Summary: Repeated alcohol intoxication can speed up Alzheimer’s disease progression associated with a genetic predisposition.
The research demonstrated that mice exposed to consistent alcohol intoxication showed cognitive decline about two months earlier than typically expected. The findings indicate that alcohol use disorder (AUD) may advance Alzheimer’s disease by modifying gene expression, particularly in the brain’s prefrontal cortex.
Future studies plan to explore if alcohol consumption impacts the onset and progression of Alzheimer’s in individuals without genetic predisposition.
Epidemiological studies have suggested that Alcohol Use Disorder (AUD) may lead to a higher risk of developing dementia, including Alzheimer’s disease, but fewer studies have explored the direct impact of alcohol on Alzheimer’s progression.
This research used a model that exposed mice to repeated alcohol intoxication over several months, mimicking the levels of alcohol exposure seen in humans with AUD, providing a realistic scenario for understanding how chronic alcohol abuse may interact with Alzheimer’s.
The researchers also identified changes in gene expression not only in neurons, traditionally believed to be the primary cells responding to Alzheimer’s, but also in supporting cells such as astrocytes, microglia, and endothelial cells, highlighting a broader impact of alcohol on brain cell function and health.
Source: Scripps Research Institute
Alcohol use disorder (AUD) quickens the pace of Alzheimer’s disease progression when paired with genetic susceptibility. Scripps Research and University of Bologna scientists reported in the journal eNeuro on June 12, 2023, that repeated alcohol intoxication is associated with changes to gene expression indicative of disease progression in the brains of mice that are genetically predisposed to Alzheimer’s.
When repeatedly exposed to intoxicating amounts of alcohol, these mice showed signs of cognitive decline approximately two months sooner than they usually would.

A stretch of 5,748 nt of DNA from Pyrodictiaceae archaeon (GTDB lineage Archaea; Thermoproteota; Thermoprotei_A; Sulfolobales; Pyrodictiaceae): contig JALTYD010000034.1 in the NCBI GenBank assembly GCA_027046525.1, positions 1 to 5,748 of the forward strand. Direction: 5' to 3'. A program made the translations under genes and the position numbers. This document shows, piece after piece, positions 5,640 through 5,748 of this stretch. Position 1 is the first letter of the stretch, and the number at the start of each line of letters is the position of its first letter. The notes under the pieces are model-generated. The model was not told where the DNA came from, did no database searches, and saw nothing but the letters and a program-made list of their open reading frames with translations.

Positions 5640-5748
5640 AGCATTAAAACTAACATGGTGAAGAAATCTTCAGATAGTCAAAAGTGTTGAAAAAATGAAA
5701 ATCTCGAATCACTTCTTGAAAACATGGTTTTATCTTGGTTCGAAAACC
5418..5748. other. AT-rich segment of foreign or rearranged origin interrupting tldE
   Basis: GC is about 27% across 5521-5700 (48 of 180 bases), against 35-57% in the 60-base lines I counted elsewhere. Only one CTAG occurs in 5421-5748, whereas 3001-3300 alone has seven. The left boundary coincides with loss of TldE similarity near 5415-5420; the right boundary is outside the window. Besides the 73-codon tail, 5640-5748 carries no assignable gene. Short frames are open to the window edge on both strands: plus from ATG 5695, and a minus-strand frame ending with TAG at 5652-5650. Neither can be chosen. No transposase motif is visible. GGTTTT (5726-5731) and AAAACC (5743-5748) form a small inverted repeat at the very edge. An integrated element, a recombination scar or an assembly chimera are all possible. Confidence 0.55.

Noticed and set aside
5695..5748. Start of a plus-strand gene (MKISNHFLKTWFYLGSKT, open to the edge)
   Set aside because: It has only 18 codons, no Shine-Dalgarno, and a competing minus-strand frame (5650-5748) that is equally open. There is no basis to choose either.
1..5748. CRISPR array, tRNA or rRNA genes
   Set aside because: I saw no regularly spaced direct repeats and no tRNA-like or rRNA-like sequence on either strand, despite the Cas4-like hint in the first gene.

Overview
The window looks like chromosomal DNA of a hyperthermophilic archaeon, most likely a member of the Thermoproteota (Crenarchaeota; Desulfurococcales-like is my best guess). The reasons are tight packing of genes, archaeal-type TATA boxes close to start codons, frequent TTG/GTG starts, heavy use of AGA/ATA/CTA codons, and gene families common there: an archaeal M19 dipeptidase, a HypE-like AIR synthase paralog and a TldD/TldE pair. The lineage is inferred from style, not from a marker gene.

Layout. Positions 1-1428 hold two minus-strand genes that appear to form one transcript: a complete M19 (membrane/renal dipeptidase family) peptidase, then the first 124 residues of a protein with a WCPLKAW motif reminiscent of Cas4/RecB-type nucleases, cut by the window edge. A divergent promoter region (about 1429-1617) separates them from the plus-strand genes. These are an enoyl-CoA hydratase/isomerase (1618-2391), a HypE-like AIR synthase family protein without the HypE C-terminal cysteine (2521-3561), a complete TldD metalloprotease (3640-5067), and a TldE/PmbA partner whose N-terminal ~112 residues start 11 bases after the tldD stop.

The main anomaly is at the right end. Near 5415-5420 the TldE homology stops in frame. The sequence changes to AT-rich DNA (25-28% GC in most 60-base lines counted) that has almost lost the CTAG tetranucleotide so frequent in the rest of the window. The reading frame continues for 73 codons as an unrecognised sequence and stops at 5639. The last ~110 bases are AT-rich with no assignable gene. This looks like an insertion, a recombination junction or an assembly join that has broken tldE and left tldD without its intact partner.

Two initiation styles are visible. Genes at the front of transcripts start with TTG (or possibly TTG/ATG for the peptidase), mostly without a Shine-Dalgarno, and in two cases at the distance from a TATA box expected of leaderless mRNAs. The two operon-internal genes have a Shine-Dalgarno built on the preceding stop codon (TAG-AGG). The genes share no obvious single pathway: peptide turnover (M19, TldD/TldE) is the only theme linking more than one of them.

“Adding ethanol to an Alzheimer’s genetic background pushes Alzheimer’s forward by a few months or a few years,” says co-lead author Federico Manuel Giorgi, PhD, a professor of Computational Genomics at the University of Bologna.
Though few studies have explored the potential for alcohol to exacerbate Alzheimer’s disease, epidemiological studies have hinted that AUD could lead to a higher risk of developing dementia in general.
To explore the potential for alcohol to affect Alzheimer’s disease, the researchers exposed mice to alcohol repeatedly over the course of several months in a model that mimics levels of alcohol exposure for people with AUD. They compared control mice to mice that carry three genes that make them susceptible to Alzheimer’s.
The team found that, compared to control mice, alcohol-exposed mice became progressively worse at learning and remembering spatial patterns, and they showed these signs of cognitive decline at an earlier age than usual.
“We started seeing cognitive impairments in the alcohol-treated mice approximately two months before they would normally develop these impairments,” says co-lead author Pietro Paolo Sanna, MD, a professor of Immunology and Microbiology at Scripps Research.
The researchers characterized and compared the gene expression of more than 100,000 individual cells from the brains of alcohol-exposed and unexposed mice to pinpoint exactly what was happening in these cells during AUD.
They found that alcohol exposure was associated with widespread changes in gene expression in the prefrontal cortex. Specifically, alcohol-exposed mice had higher expression of genes associated with neuronal excitability, neurodegeneration, and inflammation.
These changes occurred not only in neurons, but also in supporting cells such as astrocytes, microglia, and endothelial cells.